Human religions can be usefully categorized as being centered in one of three traditions:
The Way of the Ancestors
This includes all the most ancient tribal forms of sacredness (and their modern revivals), as well as the polytheist paganisms of the great early civilizations, as well as Shinto and even the selfconsciously ancestor-oriented Confucianism.
The great virtue involved is reverence. The institution is the tribe (or post-tribal state). All, including the gods who emerge within it, is guided by Fate and subject to time.
The Way of the Prophets
This is a very influential but localized tradition, starting out in western Asia with Zoroaster and including the monotheisms of Judaism, Christianity and Islam. Bahai, an Islamic offshoot, participates as well.
The great virtue involved is justice. The institution is the post-tribal sacred community. All is guided by personal divine will ruling over a created world. Time is linear. Human life is a one-time affair, a prelude to an eternal outcome.
The Way of the Sages
An Indic and East Asian tradition of dharma, expressed in the many varieties of Hinduism, Jainism and Buddhism, Taoism and most recently Sikhism.
The great virtue is wisdom. The institution is the symbiosis of the specialists and the worldlings. All is ruled by impersonal karma. Time is illusory but cyclical. Life is cyclical.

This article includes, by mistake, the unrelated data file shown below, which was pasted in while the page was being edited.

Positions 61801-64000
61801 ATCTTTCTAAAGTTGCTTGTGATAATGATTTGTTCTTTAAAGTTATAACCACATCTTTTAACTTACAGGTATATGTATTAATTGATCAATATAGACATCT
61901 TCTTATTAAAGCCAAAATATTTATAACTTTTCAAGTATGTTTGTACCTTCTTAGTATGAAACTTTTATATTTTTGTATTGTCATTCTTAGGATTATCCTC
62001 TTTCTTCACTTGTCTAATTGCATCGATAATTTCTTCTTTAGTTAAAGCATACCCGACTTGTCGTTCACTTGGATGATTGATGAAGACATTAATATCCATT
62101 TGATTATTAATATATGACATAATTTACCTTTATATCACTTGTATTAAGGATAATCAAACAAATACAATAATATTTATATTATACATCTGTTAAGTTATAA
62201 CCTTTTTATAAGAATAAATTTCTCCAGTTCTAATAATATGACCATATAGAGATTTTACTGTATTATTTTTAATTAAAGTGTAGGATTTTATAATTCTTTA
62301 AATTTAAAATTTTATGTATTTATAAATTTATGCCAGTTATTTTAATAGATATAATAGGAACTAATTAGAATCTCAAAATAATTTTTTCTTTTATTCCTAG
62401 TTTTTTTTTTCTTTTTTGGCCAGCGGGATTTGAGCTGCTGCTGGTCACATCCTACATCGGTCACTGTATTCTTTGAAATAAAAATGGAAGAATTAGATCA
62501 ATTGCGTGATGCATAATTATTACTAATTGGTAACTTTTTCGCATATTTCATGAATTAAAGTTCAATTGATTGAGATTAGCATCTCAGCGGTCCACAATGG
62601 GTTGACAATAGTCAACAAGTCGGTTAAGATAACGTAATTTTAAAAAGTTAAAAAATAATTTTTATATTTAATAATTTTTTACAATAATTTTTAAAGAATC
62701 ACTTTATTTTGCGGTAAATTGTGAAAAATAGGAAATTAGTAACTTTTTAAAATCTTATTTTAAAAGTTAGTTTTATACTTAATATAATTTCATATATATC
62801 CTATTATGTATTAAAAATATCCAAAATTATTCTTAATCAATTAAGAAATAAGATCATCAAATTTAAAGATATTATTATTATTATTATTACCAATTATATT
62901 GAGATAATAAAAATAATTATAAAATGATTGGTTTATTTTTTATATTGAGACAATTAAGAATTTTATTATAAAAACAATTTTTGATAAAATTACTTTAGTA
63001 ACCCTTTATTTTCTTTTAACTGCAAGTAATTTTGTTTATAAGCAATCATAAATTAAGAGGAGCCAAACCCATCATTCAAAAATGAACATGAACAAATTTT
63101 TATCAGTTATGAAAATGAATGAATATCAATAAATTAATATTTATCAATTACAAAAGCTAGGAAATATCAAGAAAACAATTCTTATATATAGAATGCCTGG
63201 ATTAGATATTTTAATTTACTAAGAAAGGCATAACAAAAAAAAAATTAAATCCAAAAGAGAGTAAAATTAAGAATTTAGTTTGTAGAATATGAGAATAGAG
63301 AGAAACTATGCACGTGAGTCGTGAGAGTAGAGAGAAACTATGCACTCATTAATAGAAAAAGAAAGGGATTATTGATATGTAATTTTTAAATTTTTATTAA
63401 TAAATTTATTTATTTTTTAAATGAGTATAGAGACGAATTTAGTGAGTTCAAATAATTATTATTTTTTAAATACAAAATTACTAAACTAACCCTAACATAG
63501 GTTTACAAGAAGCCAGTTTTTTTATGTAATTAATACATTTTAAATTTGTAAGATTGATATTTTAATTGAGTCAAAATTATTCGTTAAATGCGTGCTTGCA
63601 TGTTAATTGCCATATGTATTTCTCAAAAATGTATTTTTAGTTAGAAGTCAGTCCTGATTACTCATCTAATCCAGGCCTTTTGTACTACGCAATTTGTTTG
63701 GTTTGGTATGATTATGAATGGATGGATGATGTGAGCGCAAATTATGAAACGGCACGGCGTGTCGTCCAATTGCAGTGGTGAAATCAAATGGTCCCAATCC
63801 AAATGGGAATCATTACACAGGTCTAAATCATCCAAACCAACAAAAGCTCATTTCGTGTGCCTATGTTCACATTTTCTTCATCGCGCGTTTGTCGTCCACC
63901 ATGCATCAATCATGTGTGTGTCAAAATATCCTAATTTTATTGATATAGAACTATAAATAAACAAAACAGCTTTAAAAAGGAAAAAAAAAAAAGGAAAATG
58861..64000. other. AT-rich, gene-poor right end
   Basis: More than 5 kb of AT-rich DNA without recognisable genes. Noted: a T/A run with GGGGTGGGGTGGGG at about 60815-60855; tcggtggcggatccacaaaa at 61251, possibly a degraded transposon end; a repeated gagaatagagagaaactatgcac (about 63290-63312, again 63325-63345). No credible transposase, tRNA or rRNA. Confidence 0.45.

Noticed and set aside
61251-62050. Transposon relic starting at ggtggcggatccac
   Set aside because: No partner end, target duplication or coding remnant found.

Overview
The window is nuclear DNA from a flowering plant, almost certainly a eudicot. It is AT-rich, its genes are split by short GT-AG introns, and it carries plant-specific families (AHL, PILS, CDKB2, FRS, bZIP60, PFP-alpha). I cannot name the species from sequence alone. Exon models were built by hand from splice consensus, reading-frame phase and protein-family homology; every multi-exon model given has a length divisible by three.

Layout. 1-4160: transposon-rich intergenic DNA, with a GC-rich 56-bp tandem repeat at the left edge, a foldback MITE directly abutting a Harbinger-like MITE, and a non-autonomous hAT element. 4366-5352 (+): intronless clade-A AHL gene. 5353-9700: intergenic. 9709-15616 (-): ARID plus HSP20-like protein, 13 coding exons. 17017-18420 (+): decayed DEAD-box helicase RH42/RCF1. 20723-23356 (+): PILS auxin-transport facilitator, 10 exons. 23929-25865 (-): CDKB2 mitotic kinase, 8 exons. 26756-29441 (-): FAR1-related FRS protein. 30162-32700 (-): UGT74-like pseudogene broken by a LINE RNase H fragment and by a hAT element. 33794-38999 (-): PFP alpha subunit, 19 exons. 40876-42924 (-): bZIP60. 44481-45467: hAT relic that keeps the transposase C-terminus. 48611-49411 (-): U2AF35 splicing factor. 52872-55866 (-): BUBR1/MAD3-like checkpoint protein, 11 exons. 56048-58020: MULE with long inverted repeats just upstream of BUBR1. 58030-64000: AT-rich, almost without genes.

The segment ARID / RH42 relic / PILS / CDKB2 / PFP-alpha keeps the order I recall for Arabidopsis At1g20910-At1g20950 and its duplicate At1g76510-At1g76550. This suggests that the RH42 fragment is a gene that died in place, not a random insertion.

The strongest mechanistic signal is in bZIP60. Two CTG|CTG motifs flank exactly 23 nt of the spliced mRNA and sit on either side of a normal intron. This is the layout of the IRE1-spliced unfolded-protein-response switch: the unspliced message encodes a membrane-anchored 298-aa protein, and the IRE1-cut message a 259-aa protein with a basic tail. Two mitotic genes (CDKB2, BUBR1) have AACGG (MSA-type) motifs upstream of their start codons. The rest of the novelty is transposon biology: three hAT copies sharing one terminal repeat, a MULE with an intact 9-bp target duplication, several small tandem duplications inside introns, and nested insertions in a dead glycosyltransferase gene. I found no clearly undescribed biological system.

These categories are pretty clear but not watertight. Judaism, being originally tribal, shows marks of the ancestor style, as well as having a secondary wisdom-literature streak. Apostolic Christianity developed a kind of ancestor-worship in the cult of the saints as well as, given its Greek philosophical milieu, a taste for the sapiential. Sikhism, which emerged in the tectonic tension between Hindus and Muslims, shows elements of both prophetic and sage styles.
It should surprise no one that when introverted-thinking type Ex Cathedra both re-wrote and re-organized* the Bible back in those years, the heart and literal center of his Gnostic scripture was composed of an elaborated creation myth set inside a frame of wisdom literature: Solomon's sayings, the Song of Songs, the Books of Job and Ecclesiastes, with elements from the Kebra Nagast, the Ethiopian saga of Sheba and her son.
Re-reading it I can see how much my thinking was dominated by the image of the reconciliation of opposites.
Not much of that now.
*A textbook example of what brilliant but impenetrable anti-Gnostic Hibernian Catholic theologian Cyril O'Regan names as the heart of Gnosticism: metalepsis, which is "the phenomenon of a complex disfiguration-refiguration of biblical narrative, or any first-order interpretation of it." Which is exactly what I instinctively did.